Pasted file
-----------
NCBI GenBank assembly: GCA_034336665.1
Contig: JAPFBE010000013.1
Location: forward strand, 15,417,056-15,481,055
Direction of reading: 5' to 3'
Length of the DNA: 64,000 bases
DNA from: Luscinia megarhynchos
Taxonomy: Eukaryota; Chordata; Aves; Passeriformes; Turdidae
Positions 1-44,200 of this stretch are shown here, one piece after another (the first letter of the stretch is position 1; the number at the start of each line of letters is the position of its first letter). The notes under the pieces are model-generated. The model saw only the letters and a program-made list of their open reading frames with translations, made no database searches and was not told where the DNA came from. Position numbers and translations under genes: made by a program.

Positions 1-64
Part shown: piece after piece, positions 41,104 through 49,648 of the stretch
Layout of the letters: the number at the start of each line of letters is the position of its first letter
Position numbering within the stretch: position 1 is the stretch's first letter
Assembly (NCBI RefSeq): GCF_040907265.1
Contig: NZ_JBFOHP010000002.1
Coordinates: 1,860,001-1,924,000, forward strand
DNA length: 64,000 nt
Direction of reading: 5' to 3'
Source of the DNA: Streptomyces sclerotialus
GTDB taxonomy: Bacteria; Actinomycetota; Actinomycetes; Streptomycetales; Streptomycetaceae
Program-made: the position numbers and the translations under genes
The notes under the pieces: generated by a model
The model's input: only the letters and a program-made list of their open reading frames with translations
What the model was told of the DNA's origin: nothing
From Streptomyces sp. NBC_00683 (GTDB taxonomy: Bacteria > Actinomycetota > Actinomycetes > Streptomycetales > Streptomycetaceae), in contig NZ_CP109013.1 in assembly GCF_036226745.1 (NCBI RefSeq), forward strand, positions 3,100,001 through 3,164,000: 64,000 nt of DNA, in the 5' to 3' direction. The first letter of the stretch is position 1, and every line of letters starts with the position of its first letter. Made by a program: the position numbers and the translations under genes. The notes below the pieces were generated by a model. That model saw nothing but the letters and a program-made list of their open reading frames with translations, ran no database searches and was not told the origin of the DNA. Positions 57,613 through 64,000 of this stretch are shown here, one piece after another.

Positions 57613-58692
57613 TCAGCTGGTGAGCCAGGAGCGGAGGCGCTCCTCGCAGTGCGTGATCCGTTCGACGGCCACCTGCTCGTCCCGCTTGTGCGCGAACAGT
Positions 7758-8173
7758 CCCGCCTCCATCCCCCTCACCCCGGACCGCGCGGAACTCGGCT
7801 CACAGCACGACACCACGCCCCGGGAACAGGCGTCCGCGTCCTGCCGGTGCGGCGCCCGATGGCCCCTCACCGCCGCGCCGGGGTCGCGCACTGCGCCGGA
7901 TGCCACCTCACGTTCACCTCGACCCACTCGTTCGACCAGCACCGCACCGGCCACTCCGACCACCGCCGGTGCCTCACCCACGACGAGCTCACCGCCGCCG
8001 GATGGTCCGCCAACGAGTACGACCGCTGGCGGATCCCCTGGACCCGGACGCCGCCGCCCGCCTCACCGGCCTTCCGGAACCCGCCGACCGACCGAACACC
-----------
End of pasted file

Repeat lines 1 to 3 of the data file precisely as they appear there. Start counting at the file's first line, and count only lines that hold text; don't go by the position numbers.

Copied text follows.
NCBI GenBank assembly: GCA_034336665.1
Contig: JAPFBE010000013.1
Location: forward strand, 15,417,056-15,481,055